Bread & Roses: Welfare in the Age of Climate Change
SNA (Tokyo) — We spent this summer with the coronavirus. As I tend to refrain from going out, I had fewer opportunities to feel the seasons, but when I did, I felt the scorching mid-summer sunshine on my skin and realized that summer had arrived. Past summers in Japan were hot, but there was enough time to enjoy the heat — eating watermelon outside, sprinkling water on the ground, and hearing wind chimes make us feel somehow cooler. But for the past decade or so, the heat has become too much. On August 12, it was reported that the temperature in Gunma and Saitama prefectures exceeded 40 degrees Celsius.
Mosho (extreme heat) no longer suffices as a description. We no longer see children playing their hearts out under the sun now due to kokusho (cruel heat). When I was a child, parents told their children to go out outside and play instead of lazing around at home. But heatstroke can be deadly. More than 40,000 cases were reported around Japan in August, according to the Fire and Disaster Management Agency. We’ve become so preoccupied with the virus this year that we hardly noticed that Japan’s summer heat has reached extremely dangerous levels.
Let me ask you: How would you feel if you didn’t have air conditioning in Japan’s current heat? The reason I ask this is that air conditioners sometimes come up when discussing the welfare system, which is Japan’s last safety net of its social security system.
In the past, welfare recipients were not permitted to have air conditioners in their homes. The 1994 air conditioner incident in Okegawa city, Saitama Prefecture, involved a 79-year-old welfare recipient. The welfare office removed her air conditioner, deeming it an unacceptable extravagance. She became dehydrated and ended up being taken away in an ambulance and hospitalized for more than a month.
The incident naturally drew widespread criticism. Okegawa city explained that a government directive stipulated that the belongings of welfare households “must not be out of balance with ordinary households not receiving welfare in the community.” A welfare recipient household owning something not owned by ordinary households constitutes a loss of balance (i.e. a luxury).
The standard for whether or not a balance has been struck is 70% penetration. Since slightly less than 70% of Okegawa households at the time had air conditioners, the city ordered its removal. Did the city consider the risks to a 79-year-old woman living alone? They decided mechanically, without looking at the human being in front of them, determining that if the overall AC prevalence was 70%, then logically there is no need to permit a welfare recipient to have one. The woman collapsed with heatstroke and was rushed to the emergency room, where she could have died. The city’s public assistance staffers should have kept in mind that making a mechanical determination can lead to the death of a real human being.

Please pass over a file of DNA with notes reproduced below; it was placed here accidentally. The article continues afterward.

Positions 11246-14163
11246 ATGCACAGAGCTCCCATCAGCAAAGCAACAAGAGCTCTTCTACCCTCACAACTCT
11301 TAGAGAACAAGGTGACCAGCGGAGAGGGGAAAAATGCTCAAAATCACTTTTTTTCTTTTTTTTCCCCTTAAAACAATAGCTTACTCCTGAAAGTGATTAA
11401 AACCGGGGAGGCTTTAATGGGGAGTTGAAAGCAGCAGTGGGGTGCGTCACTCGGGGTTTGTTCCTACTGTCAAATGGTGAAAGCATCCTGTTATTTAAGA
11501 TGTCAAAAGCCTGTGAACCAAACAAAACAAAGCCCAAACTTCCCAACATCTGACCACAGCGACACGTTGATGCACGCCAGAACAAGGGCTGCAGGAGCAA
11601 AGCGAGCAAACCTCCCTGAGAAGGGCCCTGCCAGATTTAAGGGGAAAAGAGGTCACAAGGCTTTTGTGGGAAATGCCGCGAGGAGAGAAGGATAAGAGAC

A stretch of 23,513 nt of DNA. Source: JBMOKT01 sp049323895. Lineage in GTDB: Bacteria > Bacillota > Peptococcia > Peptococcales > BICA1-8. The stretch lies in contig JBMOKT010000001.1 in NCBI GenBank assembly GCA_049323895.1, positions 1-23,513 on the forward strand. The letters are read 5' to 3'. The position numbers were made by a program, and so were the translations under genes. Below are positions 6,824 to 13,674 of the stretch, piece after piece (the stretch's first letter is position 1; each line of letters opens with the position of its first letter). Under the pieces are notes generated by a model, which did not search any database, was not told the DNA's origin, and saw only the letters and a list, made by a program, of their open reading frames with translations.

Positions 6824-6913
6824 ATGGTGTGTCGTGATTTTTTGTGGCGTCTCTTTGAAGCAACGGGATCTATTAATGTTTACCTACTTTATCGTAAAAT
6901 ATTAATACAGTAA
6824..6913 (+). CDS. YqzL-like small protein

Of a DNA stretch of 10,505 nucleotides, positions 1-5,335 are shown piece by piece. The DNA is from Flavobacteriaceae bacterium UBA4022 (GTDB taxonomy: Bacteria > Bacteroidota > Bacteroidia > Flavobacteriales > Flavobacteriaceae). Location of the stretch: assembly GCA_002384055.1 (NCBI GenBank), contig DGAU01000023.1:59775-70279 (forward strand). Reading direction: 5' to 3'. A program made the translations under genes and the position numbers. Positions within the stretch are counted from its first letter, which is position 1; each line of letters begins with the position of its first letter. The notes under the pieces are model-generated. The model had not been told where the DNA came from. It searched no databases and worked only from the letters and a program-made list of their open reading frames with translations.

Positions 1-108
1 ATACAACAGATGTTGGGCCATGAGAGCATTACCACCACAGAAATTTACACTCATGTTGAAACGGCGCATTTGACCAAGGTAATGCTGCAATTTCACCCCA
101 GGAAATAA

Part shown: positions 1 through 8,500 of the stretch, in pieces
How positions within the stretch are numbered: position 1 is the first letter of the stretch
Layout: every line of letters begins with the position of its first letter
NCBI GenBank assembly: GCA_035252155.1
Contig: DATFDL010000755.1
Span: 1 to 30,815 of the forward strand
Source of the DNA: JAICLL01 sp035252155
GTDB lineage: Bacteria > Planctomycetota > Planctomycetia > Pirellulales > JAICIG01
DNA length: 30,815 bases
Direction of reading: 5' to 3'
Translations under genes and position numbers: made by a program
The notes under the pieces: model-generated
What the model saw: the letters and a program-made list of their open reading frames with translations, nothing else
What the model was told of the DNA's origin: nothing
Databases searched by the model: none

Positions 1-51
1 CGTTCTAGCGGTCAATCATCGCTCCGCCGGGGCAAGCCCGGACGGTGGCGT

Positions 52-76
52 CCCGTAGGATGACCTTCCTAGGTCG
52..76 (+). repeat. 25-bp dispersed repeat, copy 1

Now, 26 years after that air conditioner incident, Japan’s summer is even hotter. The 70% penetration rate remains the threshold for determining whether a good is a luxury, even for elderly and sick welfare recipients to have air conditioners in the summer.
Belatedly, in 2018, the government added cooling equipment as an item in welfare budgets, but allowing air conditioners to be installed only for “those with particular need for heatstroke prevention.” A household can spend up to 51,000 yen on cooling equipment.
Incidentally, the recipient gets no cash payment; rather, the government procures and installs the air conditioners. The government is likely worried that recipients might spend cash on something else.
The welfare system continues to shame recipients in various ways, not only about air conditioning. Humiliation at the welfare office helps to discourage further reliance on the system.
Article 25 of the Constitution guarantees the “right to live a minimum standard of healthy and cultured life” (i.e. the right to life). The welfare system embodies this right, but can people truly use the system without anxiety? A system designed to keep people alive should not end up killing them.
This summer we must confront both the coronavirus and the extreme heat. It’s time for us to find a way to survive both.
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